We need stories during a pandemic to offer a connection to humanity

A face mask and a book during the outbreak of coronavirus, Dubai, March 26, 2020. Ahmed Jadallah / Reuters
A face mask and a book during the outbreak of coronavirus, Dubai, March 26, 2020. Ahmed Jadallah / Reuters

As we find ourselves in the midst of a pandemic, most of us find our lives reduced to the space between the four walls of our homes. So now we are seeking refuge in all those parts of life which normally, for most of us, are secondary when we are busy just living.

Hobbies have turned into necessary daily rituals to help us stay positive and sane. We find ourselves creating and consuming art – painting, music, writing, reading, filming, cooking and the list goes on.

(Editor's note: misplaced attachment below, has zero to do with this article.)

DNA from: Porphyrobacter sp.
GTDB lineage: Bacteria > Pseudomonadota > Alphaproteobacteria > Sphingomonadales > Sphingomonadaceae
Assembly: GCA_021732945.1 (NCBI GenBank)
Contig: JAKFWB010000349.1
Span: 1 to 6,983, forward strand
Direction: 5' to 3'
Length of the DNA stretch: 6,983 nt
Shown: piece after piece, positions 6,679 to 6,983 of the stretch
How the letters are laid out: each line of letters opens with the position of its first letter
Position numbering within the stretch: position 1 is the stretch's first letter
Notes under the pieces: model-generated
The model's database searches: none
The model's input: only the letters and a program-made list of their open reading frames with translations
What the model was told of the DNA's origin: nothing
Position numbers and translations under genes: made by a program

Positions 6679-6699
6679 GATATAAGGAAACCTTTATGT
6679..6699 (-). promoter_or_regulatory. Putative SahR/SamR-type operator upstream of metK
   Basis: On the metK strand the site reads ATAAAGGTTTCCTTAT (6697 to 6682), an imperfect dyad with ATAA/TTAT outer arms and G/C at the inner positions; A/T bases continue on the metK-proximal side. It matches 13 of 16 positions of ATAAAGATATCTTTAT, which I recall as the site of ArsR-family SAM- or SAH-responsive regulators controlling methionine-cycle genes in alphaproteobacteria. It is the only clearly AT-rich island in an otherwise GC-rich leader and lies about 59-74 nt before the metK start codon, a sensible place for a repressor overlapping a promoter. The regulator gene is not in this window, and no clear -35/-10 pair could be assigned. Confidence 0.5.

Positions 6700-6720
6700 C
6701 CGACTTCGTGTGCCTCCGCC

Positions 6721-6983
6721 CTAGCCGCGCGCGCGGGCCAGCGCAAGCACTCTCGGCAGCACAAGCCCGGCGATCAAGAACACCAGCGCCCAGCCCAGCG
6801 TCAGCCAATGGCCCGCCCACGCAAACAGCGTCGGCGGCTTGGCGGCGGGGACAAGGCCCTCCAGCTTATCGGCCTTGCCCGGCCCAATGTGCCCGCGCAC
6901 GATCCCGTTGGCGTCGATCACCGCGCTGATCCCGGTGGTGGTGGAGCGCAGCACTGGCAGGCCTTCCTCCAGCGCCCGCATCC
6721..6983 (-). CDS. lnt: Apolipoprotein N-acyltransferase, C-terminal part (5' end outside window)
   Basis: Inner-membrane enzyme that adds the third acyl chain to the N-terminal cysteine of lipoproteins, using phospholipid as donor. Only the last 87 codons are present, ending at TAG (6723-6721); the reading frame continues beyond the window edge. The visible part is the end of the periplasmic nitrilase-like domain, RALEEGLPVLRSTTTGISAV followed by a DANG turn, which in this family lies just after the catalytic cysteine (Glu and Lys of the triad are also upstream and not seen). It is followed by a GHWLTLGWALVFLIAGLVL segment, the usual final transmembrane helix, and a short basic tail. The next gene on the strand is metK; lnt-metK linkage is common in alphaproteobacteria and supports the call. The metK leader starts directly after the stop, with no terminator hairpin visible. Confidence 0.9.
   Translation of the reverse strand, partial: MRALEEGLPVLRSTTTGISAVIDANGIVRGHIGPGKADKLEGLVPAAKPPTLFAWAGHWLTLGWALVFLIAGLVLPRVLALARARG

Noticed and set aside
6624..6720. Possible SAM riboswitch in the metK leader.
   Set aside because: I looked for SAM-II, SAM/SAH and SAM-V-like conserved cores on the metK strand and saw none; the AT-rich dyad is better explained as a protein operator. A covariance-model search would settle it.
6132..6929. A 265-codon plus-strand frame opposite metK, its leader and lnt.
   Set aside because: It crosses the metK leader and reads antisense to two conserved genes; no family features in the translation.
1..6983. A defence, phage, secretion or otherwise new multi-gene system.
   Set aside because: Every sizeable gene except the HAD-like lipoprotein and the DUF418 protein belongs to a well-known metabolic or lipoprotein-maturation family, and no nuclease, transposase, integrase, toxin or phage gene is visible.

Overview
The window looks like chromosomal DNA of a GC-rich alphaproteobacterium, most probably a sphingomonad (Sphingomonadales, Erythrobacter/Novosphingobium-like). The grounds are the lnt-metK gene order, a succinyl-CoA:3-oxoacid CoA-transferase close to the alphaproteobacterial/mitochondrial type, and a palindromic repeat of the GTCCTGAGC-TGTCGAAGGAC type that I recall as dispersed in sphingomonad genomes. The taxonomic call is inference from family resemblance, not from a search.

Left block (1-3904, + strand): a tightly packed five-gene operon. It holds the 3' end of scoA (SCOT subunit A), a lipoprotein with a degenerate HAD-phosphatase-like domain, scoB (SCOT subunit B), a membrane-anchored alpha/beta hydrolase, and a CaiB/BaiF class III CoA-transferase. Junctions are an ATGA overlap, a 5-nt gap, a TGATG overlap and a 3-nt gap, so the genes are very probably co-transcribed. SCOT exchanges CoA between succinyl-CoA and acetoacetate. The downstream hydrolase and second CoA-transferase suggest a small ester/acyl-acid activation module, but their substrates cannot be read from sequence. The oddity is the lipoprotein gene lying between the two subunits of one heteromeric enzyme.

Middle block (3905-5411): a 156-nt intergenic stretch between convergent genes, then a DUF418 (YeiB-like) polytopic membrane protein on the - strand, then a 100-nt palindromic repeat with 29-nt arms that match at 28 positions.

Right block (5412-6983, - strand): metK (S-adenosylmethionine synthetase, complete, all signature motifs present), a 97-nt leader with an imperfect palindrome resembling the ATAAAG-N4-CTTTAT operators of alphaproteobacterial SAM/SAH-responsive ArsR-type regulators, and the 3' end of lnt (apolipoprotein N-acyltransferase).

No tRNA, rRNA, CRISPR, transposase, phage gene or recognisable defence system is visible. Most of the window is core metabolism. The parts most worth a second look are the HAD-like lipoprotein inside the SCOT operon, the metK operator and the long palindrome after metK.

A man reads a book to pass the time at a Government designated quarantine facility in Nairobi on April 04, 2020. Hundreds of people held under mandatory quarantine in Kenya after returning from abroad are up in arms after the government extended their confinement for another 14 days. Around 2,000 people were placed in forced quarantine as they arrived in the country from March 22 until international flights were banned three days later, a chaotic process criticised by some passengers as likely to have helped spread the virus. Health ministry guidelines initially said that those quarantined would be tested after five days and if their results were negative they would be sent home to self-isolate. Those testing positive would be taken to treatment centres. An unknown number were discharged. However the rest who had hoped for freedom after their two weeks were up were stunned when the government on April 4, 2020, ordered a 14 day extension of quarantine for those in facilities which had registered a positive case. / AFP / -